By Mike LaBella
---- — HAVERHILL — It all starts tomorrow.
A group of parents with a mission of convincing voters to pay for a new school will have their first meeting Thursday night, a rallying event of sorts.
The parents are looking to gain support for a replacement for the deteriorated Hunking School. They are seeking other parents and residents to join them at the meeting and during an upcoming campaign in support of the school.
Dena Papanikolaou, one of the organizers who has two children at Hunking, said the meeting will kick off a membership drive to broaden support for a new school.
“This will be a grassroots campaign where people will be knocking on doors, making phone calls and distributing literature to help voters understand and support the issue,” she said.
Papanikolaou said the group has reached out to parent-teacher organizations at Hunking and other Haverhill schools, as well as to the District Parent Council. That council is also promoting tomorrow night’s meeting and encouraging residents to learn more about the proposed project.
Calling themselves a “municipal ballot committee,” the group will hold its first public meeting at 6:30 p.m. at Bradford Country Club, 201 Chadwick Road.
School officials said the current Hunking School has deteriorated so badly that it must be replaced.
Papanikolauo said the group will campaign to support a ballot question they expect will be before voters in June. The question will ask voters to determine if they will pay Haverhill’s share of building a new school.
The project took a major step forward last week when state officials voted to place the estimated $61.5 million plan into the state’s funding pipeline. The state vote also signaled the start of a local campaign to win the support of voters to pay the city’s $24 million share of building the school.
Mayor James Fiorentini said he wants the city to hold a vote in June in which residents will be asked to pay the city’s share.
The mayor said the proposed debt exclusion would not actually increase taxes because current payments on the debt for two elementary schools built about 20 years ago are about to expire. He said the plan is to continue those payments for another 20 years to pay for the Hunking replacement. Taxpayers, however, still must vote to extend those payments, which currently amount to $67 a year for the average single-family homeowner, he said.
Papanikolauo said a new Hunking School will benefit the entire city, not just Bradford where the new school would be located, because when any part of the school system fails it causes a drain on other parts.
“If we don’t have another facility in place to take these students, where are they going to go?” she said.
School officials have said replacing Hunking with a new kindergarten-to-grade-eight-school will also allow the city to close the outdated and deteriorated Greenleaf School and relieve overcrowding at Bradford Elementary School and other buildings.
According to a press release from the state School Building Authority regarding last week’s vote, Hunking School “suffers from deficiencies in major systems including electrical, mechanical, envelope and windows.”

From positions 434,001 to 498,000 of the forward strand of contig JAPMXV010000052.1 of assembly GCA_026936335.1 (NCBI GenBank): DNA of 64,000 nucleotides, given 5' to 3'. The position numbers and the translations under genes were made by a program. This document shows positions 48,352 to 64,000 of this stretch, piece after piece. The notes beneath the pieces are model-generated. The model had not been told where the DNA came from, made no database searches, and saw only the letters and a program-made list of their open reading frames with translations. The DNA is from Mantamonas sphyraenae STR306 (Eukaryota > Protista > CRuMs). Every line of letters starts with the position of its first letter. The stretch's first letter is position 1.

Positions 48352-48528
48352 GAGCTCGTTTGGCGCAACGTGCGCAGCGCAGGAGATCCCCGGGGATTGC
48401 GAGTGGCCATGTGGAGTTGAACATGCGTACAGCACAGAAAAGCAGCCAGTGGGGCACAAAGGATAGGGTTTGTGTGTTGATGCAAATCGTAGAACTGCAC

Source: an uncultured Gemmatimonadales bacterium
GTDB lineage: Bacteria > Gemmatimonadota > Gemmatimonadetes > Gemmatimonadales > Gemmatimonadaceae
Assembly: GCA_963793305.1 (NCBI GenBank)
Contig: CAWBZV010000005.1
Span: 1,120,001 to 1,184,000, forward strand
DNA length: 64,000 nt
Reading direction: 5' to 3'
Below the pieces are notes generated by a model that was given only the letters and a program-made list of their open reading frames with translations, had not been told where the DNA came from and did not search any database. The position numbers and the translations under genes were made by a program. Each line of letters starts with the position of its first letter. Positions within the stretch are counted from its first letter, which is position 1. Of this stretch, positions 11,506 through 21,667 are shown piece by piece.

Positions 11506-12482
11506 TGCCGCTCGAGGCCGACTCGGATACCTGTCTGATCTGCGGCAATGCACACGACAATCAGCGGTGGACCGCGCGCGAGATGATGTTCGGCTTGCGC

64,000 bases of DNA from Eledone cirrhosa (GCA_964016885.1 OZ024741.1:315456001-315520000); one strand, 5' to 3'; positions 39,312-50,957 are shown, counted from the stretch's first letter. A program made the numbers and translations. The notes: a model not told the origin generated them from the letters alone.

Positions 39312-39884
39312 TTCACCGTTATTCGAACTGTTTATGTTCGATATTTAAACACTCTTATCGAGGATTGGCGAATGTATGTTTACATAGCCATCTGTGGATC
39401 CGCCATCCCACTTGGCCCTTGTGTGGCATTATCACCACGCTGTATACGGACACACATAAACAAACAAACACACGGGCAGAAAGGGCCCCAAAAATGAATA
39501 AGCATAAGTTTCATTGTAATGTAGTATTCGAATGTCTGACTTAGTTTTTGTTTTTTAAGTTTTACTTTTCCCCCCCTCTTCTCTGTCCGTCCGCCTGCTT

In late 2011, the city closed part of the Hunking and moved about 150 students to another school due to structural problems in the Hunking foundation which threatened to collapse part of the building. Repairs were made and the students were eventually moved back to Hunking, but the building is expected to be usable for only two more years. About 450 students attend the existing grade-six-to-eight-school built in 1959.
Last week’s vote by the state School Building Authority’s board of directors to place the project into its funding pipeline set the stage for the city to hire a company to build the school. Superintendent James Scully said he expects the builder to be hired as soon as this week.
The proposed 148,000-square-foot school is to be built next to the existing Hunking and accommodate up to 1,005 students.
Fiorentini has said winning voter support for a debt exclusion to help pay for the new school will be the project’s biggest hurdle. He likened it to a political campaign, but said it has to be driven by parents.
“Elected officials can’t be the ones to lead this,” he said.
The state is scheduled to give final approval April 2 for the project, including its final design and budget. City Council is expected to place the spending proposition on the ballot soon after that. Fiorentini said he wants the vote held by the end of June at the latest, if possible, before many residents leave for summer vacations.
Scully said he plans to attend tomorrow’s meeting.
“Some have asked what happens if this doesn’t get passed by voters,” Scully said. “The implications of not having a proper setting for 500 children who we need to find space for is going to be more costly than not addressing this problem correctly now.
“I trust the citizens of Haverhill will understand that no matter what has happened in the past, with this project we’ve done our homework and we have researched every single avenue to make sure this project is cost effective and addresses the building needs in that section of the city for the next 50 to 100 years.”
In 2002, voters shot down a debt exclusion that would have partially paid for a renovation of Haverhill High School when the school was on probation for its accreditation.
When that debt exclusion vote failed, the city scaled down the project. Haverhill is paying about $8 million of the $27 million high school renovation project through its operating budget, while the state is paying the rest.
IF YOU GO
What: Parents meet to organize new school drive
When: Tomorrow, 6:30 p.m.
Where: Bradford Country Club, 201 Chadwick Road